This week Slovakia celebrated its independence from Communism. As it was a bank holiday, many traveled to the capital to protest the government’s lock down policies. Our little family instead made the 2-hour trip to Pieniny National Park, by the River Dunajec, to visit my wife’s father’s family home. We usually do this for All Saints’ Day, as we lay wreaths and light candles on the graves of my wife’s ancestors, but this year there were travel restrictions in place and cemeteries were closed.
En route we always stop at a petrol station (as it was a bank holiday, everywhere else – restaurants, shops – was closed) and have coffee, stretch our legs, etc. It’s in the town of Stara Lubovna and sits just beneath the castle Lubovniansky Hrad.
Just after Stara Lubovna, we take a right turn and follow a winding single-lane road for half an hour through staggering, increasingly mountainous, countryside before taking another right turn and making the steep climb up and down a hill with incredible views of the surrounding area and the Tatra Mountains in the distance. There, my wife and kids often drink some mead sold at the little booth as it’s really not warm at this time of year.
After visiting the cemetery we check out the piece of land we were gifted and haven’t done anything with. It’s on a steep slope so would require a lot of skilled bulldozing and support-walling to make it usable. The dirt road to the land is mainly used by lumber trucks and Polish hikers. Maybe one of my kids will build something there one day.
Again relieved that no-one had built on it or skanked the land, we headed down to the River Dunajec to take a walk. As the border to Poland is currently closed (Poland is literally the other side of the river), there were only a handful of other people there out hiking.
There was a lot of damage to trees caused by beavers along the river front, although I’ve no idea where their dams are as the river is much too fast flowing for them.
We then made our way to my wife’s father’s ancestral home – it’s like a living piece of history surrounded by the modern constructions going up around it.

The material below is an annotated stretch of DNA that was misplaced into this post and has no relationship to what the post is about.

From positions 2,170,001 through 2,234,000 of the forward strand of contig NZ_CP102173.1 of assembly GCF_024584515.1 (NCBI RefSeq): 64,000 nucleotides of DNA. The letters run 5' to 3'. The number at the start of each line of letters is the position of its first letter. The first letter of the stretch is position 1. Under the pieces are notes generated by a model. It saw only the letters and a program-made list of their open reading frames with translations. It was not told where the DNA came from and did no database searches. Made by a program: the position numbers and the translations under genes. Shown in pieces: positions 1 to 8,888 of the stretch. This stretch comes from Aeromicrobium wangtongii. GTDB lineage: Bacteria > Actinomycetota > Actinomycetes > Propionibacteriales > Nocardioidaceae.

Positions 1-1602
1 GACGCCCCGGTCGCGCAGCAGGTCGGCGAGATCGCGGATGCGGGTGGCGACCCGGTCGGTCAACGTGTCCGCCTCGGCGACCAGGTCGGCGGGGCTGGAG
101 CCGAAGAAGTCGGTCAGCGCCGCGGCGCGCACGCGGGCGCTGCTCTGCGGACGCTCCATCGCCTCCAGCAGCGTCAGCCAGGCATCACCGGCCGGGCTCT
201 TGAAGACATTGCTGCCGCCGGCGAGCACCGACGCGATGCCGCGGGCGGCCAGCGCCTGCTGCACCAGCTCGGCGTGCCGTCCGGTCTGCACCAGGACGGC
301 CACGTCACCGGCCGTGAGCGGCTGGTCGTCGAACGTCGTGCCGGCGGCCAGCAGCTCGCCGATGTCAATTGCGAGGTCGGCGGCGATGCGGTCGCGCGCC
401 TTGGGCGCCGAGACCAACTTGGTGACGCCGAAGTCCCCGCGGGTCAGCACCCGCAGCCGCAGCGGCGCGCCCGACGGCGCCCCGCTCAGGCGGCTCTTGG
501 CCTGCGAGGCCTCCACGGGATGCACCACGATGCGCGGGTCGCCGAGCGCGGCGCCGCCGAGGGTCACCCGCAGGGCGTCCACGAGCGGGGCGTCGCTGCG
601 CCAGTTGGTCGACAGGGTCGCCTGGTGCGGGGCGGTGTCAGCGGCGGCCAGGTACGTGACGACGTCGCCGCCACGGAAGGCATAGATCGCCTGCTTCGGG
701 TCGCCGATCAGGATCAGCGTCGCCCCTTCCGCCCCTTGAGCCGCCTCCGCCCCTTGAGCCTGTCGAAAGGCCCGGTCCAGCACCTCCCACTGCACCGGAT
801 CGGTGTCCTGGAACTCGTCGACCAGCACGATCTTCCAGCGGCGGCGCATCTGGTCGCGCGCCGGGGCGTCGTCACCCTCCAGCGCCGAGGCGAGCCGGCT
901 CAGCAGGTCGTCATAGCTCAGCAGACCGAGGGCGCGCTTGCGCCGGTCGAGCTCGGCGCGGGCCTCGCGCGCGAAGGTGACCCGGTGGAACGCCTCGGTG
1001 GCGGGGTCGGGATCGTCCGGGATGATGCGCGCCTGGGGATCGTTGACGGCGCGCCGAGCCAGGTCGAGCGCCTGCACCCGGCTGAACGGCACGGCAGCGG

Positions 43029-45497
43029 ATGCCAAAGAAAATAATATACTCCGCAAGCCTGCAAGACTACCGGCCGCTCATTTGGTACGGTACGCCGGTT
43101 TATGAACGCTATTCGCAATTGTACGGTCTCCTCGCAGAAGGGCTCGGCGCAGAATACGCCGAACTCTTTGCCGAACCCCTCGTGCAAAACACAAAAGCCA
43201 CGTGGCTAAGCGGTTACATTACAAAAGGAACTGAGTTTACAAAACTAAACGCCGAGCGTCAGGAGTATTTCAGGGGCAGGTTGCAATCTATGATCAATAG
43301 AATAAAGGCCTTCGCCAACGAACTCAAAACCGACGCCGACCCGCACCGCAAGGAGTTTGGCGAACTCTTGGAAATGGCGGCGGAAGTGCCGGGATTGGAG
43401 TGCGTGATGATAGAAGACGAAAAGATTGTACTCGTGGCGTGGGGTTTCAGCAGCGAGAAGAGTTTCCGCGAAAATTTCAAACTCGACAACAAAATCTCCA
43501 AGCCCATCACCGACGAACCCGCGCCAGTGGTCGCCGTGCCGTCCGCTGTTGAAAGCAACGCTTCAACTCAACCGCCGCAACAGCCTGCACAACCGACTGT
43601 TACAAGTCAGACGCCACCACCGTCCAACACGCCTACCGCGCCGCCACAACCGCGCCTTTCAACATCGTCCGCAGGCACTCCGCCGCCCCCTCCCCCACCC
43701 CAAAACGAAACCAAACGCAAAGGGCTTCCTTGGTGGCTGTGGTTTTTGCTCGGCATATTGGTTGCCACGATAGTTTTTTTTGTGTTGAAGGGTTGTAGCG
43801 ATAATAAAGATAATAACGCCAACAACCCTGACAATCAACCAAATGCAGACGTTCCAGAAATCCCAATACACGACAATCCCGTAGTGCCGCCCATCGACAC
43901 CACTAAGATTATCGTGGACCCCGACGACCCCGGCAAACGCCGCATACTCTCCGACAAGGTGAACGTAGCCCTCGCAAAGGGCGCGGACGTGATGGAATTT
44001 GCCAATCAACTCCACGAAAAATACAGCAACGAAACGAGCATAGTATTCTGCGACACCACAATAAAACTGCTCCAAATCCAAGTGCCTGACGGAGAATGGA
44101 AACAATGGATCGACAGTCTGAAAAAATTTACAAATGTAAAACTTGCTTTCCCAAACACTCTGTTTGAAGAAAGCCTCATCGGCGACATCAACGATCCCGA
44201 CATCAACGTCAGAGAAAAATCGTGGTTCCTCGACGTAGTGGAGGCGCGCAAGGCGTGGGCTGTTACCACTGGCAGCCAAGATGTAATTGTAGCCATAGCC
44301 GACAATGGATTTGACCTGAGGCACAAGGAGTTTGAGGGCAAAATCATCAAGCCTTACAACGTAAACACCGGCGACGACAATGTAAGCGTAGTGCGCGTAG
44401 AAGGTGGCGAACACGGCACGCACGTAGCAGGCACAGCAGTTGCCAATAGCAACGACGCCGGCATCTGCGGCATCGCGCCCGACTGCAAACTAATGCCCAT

My wife’s uncle and aunt live there, pretty much like how they’ve always done. Outside the temperature was around 5 degrees but inside it was 27 thanks to the old ceramic stove. The kids spent the time listening to my wife’s uncle Jan speak about their grandfather when he was young while drinking 52% homebrew (excluding my daughter, of course). 5 of them used to live in a single-room wooden cottage in that remote valley in the mountains. Life was hard. This is a photo of Jan as a child:
73 years old, a couple of years back he lost an eye in an accident, and this year he had to have a venal bypass in his neck, but he’s still hard as nails. As he has enough seasoned wood and planks to build a street of wooden houses, I asked if he could give me some planks so I could make a stand for our television. He wasn’t happy that I hadn’t given him notice as he’d have made me one properly, but he eventually acquiesced and cut some nice thick fir (4.7 cm). My eldest boy helped while he sawed away. Now I’ve just got to assemble it all myself, which means a trip into Bardejov to get the metal struts and wood glue.
In one of his outbuildings he’s got a Zetor tractor which he uses to go into the hills to cut down trees for wood, which he then turns into planks using his own home-made saws and plank maker. In another outbuilding he keeps an old Babetta scooter.
It was a long day and we didn’t return home until after dark but it’s important that the kids understand their origins, and how much easier they have it than the generations preceding them. They also love hearing the old stories from a completely different world to the one they now live in.